Time at recess is short.

When equipment is scattered, lost, destroyed, or hoarded, fewer kids play actively.

Time that could be spent having fun is wasted looking for lost equipment or arguing over game rules.

Making matters worse, adults are often stuck with cleanup when students head back to class.

Why create a system?

  • Organizing an appropriate amount of recess equipment allows students to take ownership of positive play.
  • Students can learn where to find equipment for specific games, that the equipment belongs to the game (not an individual or group), and that all students are accountable for making sure equipment is safely returned to be used again tomorrow.
  • Establishing and communicating norms for expected positive behavior supports inclusive, fair play and helps students better address conflicts.

Here’s how to get started

  • Adults should design and initiate equipment management systems.
  • In time, students can be offered a leadership opportunity (or a reward for good behavior) to manage the systems. This allows adults to shift focus issues revolving around equipment to supporting the system in general.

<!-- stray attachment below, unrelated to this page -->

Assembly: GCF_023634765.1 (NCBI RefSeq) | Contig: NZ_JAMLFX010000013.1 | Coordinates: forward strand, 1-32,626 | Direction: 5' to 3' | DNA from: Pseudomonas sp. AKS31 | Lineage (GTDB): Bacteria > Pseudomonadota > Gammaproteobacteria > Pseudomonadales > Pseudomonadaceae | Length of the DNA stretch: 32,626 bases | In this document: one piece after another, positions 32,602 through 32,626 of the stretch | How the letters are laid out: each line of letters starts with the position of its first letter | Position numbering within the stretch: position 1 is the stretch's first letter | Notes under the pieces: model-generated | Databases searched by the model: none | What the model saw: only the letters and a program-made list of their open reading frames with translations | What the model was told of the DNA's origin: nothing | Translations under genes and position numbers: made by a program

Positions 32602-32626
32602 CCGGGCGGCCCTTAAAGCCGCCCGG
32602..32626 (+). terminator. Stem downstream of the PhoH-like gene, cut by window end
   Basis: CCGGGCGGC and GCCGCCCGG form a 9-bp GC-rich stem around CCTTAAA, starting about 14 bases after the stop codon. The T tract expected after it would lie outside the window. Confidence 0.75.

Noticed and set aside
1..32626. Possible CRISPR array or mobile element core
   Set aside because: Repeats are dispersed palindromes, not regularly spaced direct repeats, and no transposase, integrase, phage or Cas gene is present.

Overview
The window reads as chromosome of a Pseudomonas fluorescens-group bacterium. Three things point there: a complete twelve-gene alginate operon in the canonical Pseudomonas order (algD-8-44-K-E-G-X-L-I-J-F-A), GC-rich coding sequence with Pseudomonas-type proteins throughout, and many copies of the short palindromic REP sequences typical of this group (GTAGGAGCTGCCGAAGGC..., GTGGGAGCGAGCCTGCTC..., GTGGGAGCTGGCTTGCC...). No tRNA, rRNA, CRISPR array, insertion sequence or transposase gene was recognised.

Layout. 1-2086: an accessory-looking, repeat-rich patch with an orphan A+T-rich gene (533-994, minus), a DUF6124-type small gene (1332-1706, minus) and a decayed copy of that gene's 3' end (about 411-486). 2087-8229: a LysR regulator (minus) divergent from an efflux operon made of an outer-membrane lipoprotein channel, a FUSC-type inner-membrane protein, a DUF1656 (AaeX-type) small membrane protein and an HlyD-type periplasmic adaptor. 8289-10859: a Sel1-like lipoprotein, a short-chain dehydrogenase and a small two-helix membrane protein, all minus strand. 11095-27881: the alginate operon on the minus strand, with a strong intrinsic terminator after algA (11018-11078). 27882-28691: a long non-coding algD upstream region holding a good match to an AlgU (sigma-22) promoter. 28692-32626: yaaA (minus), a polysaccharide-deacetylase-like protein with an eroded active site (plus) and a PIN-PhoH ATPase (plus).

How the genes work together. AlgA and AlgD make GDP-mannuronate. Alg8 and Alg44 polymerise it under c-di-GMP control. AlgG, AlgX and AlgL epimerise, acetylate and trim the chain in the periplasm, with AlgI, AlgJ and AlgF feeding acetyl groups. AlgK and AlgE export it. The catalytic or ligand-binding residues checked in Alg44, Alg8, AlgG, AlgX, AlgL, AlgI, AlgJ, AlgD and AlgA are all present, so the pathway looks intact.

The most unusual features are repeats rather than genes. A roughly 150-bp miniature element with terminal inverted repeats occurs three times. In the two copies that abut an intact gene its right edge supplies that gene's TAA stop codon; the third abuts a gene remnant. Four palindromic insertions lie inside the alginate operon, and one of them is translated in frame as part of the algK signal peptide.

• Storage and distribution systems should be simple and clear.
  • Place equipment near designated game stations to encourage students to initiate play on their own.

Watch Coach Wayne show his fifth graders the new equipment at the start of the year:

What you can try this week

  • Take stock of your recess equipment, where it’s stored, and the amount of equipment on your playground. Too much or too little equipment can hamper inclusive play.
  • Evaluate the way equipment is distributed and collected at recess. Collection systems support shared responsibility and accountability for equipment among students.
  • Find 2–3 ways to involve students or assign student leaders to manage equipment.